When I first started working out again post BMT, I had to realize that I wasn’t going to be able to do what other people were. Not that I ever had been able to before, but this time around it was much more extreme. After chemo, living in a hospital for 30 days, and 100 days of isolation, my body was pretty weak. There was a point when I couldn’t get up a single step. Every movement in my body felt heavy and impossible. I couldn’t imagine going outside for a 15-minute walk. So, I started with a single loop around the block. I started with going up and down the stairs and doing household chores like laundry. When I was finally cleared to run, I ran about 100 meters and then immediately had to stop. I started by pushing for one minute of running, then two, then five. Today, almost 10 months later, my average mileage for a run is about 2.5 and a long run is about 5 (which takes me about an hour and 15 minutes). I am, by no means, a “fast” or “impressive” runner. That’s not the point. The only thing that matters to me is that I am doing it, my way (which is very slowly) and making myself better. This is the point of all fitness — just do your best. As long as you’re actually trying, you’re treating yourself the best you can.

4. Cutting out food doesn’t always equal a healthier diet:

As someone that had celiac disease for 5 years, I know that cutting out food can be tricky. Post-BMT, I don’t have celiac anymore (yes, I know, that’s a real thing that can happen), which means that I can eat bread again! Not only has this drastically changed my diet, but it’s become obvious to me that my old perceptions about my gluten-free diet were really wrong. I used to tell people that “I could never gain weight” or that “my diet was a lot healthier” because I wasn’t eating cookies, cakes, and bread. While this might have been true to some extent, the food I was replacing it with wasn’t better and probably much worse. I relied heavily on frozen food, which is low in calories and nutrition, as an easy way out. Now that I’ve been able to eat without allergies & celiac, I do eat a lot more protein and diverse kinds of food. While I’m not trying to hate on the gluten-free diet (if you have to do it then you have to do it) I do think that people forget that it’s important the way you do it and not just that you’re not eating bread. I see this a lot with vegetarians and vegans too. You still need to feed your body with nutritional food & not just microwave chicken-free soy nuggets.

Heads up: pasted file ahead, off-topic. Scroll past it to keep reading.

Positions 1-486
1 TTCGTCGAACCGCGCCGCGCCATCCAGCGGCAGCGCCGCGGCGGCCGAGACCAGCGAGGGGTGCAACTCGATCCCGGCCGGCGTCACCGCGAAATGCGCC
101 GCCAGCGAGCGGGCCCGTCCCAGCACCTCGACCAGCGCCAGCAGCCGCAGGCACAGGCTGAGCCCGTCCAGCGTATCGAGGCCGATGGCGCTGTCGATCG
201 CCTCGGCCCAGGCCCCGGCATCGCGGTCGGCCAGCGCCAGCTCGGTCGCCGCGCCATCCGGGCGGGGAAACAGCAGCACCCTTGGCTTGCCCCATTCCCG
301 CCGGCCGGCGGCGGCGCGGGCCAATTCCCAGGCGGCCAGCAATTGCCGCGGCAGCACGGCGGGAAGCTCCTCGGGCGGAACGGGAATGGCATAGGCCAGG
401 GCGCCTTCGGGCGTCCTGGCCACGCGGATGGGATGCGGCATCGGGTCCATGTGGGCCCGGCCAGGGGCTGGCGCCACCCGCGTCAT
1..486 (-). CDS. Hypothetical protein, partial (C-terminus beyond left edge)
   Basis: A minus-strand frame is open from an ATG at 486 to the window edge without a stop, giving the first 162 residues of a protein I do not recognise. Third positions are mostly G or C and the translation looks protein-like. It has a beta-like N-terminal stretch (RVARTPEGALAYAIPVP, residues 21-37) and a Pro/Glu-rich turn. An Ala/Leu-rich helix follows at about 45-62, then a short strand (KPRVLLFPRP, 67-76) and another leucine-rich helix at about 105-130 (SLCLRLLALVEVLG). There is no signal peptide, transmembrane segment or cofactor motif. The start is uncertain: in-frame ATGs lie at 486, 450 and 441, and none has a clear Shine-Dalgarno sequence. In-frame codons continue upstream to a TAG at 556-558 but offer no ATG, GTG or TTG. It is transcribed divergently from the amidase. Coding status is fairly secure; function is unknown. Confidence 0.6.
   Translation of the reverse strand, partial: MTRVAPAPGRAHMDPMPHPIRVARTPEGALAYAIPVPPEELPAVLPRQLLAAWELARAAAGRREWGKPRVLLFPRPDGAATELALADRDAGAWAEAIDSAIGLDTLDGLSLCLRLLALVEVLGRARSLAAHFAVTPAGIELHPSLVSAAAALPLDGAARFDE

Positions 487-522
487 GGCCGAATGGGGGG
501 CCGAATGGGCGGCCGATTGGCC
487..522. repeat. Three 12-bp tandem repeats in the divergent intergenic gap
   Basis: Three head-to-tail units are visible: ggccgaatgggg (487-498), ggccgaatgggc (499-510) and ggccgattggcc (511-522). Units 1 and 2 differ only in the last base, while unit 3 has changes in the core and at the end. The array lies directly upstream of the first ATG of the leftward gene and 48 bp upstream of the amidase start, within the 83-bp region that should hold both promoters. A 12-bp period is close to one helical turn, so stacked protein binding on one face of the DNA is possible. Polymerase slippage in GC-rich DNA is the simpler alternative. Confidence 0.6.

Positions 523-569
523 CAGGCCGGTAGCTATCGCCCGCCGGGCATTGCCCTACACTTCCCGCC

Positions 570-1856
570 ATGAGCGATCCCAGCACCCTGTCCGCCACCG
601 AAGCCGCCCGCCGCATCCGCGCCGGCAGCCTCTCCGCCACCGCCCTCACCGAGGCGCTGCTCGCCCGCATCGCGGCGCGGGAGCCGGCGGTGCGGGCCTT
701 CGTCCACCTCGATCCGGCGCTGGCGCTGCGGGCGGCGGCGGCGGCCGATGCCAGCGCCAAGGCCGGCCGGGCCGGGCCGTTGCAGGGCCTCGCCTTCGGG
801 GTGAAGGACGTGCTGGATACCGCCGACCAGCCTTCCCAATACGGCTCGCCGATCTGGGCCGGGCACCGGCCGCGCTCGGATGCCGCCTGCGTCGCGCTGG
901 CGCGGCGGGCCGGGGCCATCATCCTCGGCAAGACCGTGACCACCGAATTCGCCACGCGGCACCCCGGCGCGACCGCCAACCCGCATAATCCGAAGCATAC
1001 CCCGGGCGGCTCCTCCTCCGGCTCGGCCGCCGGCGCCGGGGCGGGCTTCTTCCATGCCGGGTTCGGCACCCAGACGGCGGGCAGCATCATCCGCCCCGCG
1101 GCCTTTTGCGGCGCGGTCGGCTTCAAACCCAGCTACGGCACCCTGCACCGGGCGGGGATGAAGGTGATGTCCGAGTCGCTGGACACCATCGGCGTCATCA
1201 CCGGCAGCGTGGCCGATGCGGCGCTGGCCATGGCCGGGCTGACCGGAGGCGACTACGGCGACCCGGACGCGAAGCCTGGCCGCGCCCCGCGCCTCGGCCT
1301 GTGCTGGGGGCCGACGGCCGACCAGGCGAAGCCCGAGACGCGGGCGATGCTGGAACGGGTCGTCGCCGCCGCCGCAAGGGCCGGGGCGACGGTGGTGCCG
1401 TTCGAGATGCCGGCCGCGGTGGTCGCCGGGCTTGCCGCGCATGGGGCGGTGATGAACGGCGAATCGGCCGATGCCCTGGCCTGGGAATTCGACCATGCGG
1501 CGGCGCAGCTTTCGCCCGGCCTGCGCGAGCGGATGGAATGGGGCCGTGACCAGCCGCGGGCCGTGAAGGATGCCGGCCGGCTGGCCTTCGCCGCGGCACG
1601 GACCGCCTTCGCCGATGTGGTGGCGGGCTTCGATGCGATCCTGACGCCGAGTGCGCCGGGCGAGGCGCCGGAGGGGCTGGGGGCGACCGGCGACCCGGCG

Worthington, OH December 2018 (6 months post BMT)

5. Sometimes you gain 10 pounds because your body needs to gain weight to be where it should be:

One of my favorite phrases that I’ve heard on social media lately is that “you don’t exist to lose weight.” This is a very personal subject for me and having anorexic tendencies are something that I’ve struggled with on and off since middle school. Add a chronic illness and rapid-fire medication changes to the mix, and you’ve got yourself quite the crisis at times. When I first got out of the hospital post-BMT, I lost 15 pounds of muscle. Then, I gained weight again, to the heaviest I’d ever been, at 140. Now, I’m back at about 120 pounds. Looking back, that’s exactly what my body needed to do. It was figuring itself out, dealing with steroids and chemotherapy. That’s perfectly okay. It’s also going to keep doing that for a while, especially as I become more active and medications continue to change. How hungry I am on a given day has a lot to do with my medication and various other BMT related issues. All of that is okay. I don’t need to be in a constant state of getting smaller. I just need to be in a constant state of doing my best.